• SHARE

Tokyo police have arrested a reptile wholesaler from Shizuoka and two other people on suspicion of illegally breeding and falsely registering four false gavials, a type of endangered crocodile, it was learned Wednesday.

By law, baby false gavials born through breeding may be sold if they are registered with authorities. On the black market, they sell for about 100,000 yen apiece, but the figure can jump to more than 1 million yen if the animals are registered, according to industry insiders.

The suspects include Tsuyoshi Shirawa, 36, who runs reptile wholesaler Rep Japan, and 59-year-old Toshio Imai, director of a tropical theme park in the hot springs town of Kusatsu, Gunma Prefecture.

Police allege they made the false registrations in a bid to boost the price of animals that Shirawa had obtained illegally.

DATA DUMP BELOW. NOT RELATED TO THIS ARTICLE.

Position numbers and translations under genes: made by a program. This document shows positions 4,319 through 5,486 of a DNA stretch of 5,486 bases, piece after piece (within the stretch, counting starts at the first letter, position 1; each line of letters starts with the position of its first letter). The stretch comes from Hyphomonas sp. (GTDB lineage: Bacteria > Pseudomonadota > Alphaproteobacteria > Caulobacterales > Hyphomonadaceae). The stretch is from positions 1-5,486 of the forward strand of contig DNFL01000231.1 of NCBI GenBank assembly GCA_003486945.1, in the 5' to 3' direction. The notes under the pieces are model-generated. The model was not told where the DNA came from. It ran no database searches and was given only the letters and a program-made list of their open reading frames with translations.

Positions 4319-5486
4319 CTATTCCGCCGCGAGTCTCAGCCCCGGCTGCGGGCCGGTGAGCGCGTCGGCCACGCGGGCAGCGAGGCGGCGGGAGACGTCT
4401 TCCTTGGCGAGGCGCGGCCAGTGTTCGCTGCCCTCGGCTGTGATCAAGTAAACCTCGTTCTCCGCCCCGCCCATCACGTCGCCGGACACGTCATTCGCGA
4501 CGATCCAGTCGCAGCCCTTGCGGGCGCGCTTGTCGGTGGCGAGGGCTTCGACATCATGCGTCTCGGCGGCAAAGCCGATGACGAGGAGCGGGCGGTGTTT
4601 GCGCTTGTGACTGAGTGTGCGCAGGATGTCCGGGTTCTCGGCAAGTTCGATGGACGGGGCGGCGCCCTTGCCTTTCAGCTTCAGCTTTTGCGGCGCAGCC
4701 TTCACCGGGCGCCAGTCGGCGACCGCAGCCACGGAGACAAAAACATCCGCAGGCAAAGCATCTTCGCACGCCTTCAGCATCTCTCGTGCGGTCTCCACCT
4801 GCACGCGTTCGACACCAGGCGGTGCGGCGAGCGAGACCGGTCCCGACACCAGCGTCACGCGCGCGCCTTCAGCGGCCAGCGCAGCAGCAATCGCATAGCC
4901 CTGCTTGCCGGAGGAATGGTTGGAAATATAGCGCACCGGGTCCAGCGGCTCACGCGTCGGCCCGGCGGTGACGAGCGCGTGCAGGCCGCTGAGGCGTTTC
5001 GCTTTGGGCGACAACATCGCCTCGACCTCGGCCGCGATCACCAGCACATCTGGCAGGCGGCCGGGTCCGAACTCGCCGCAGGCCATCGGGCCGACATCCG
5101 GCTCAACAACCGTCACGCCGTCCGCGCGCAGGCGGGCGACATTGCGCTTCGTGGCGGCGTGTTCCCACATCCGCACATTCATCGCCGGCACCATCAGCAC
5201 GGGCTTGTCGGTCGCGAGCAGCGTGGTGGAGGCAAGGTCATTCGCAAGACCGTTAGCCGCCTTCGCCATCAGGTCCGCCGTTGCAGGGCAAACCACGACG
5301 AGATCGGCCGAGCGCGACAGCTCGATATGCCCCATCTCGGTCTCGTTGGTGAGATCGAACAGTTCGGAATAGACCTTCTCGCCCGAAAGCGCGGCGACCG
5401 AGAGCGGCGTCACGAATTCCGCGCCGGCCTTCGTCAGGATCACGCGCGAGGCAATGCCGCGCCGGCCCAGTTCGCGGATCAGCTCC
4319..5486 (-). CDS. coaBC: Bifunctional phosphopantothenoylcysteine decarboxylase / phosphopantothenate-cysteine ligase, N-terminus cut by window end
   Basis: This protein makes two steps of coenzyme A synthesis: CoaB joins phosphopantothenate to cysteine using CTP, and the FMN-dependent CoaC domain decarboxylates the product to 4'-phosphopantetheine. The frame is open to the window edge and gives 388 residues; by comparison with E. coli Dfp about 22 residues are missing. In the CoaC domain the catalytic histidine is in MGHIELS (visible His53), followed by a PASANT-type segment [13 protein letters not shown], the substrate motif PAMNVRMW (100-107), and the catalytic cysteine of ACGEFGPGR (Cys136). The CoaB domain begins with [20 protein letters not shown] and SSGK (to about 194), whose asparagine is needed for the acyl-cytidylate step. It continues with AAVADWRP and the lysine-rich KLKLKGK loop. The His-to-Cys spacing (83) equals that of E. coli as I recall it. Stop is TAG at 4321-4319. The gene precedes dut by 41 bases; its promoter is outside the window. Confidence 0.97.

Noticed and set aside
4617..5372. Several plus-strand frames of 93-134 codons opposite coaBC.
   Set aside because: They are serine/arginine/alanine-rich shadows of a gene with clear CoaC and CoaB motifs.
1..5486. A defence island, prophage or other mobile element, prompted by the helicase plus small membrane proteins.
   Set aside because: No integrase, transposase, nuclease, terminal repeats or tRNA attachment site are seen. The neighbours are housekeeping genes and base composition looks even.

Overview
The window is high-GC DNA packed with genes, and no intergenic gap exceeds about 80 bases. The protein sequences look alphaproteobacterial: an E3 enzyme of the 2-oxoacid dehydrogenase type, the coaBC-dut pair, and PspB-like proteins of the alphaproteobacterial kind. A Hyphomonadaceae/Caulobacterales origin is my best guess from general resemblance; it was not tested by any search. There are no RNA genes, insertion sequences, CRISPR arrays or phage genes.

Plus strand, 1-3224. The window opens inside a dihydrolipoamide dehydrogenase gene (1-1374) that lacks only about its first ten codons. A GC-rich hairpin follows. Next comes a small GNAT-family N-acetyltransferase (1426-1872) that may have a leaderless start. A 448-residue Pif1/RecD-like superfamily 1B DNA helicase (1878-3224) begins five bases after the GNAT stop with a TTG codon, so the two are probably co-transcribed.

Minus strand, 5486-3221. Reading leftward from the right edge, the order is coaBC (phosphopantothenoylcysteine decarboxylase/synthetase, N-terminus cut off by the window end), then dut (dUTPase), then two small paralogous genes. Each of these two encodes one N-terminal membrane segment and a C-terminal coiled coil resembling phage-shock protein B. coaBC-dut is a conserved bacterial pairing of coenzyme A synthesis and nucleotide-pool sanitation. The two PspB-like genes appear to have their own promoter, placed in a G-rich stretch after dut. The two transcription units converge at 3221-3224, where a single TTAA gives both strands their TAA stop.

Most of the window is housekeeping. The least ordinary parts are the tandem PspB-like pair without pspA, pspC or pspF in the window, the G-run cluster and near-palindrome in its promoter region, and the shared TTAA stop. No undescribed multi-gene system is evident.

According to an investigation, Shirawa applied in October 2003 with the Japan Wildlife Research Center, which is under the jurisdiction of the Environment Ministry, to register four false gavials that he claimed were hatched out of five eggs he received from Imai. The applications were granted two months later.

Shirawa later sold one of the animals to a pet shop for roughly 1 million yen, police alleged.

The Kusatsu theme park in September 2003 became the first facility in Japan to successfully hatch false gavial eggs. Imai gave Shirawa five eggs that were laid around the same time but were not going to hatch, police said. Imai then allegedly forged documents saying the animals Shirawa was registering had hatched from those eggs.

False gavials can grow to some 5 meters long, and their snout is unusually long. They live in rivers and swamps on Indonesia’s Sumatra island, but their numbers are dwindling due to hunting and destruction of their natural habitat, according to experts.

Rep Japan, with annual sales of some 300 million yen, is known as one of the largest reptile wholesalers in Japan.

Gavials are covered under the Convention on International Trade in Endangered Species of Wild Fauna and Flora.

In a time of both misinformation and too much information, quality journalism is more crucial than ever.
By subscribing, you can help us get the story right.

SUBSCRIBE NOW

PHOTO GALLERY (CLICK TO ENLARGE)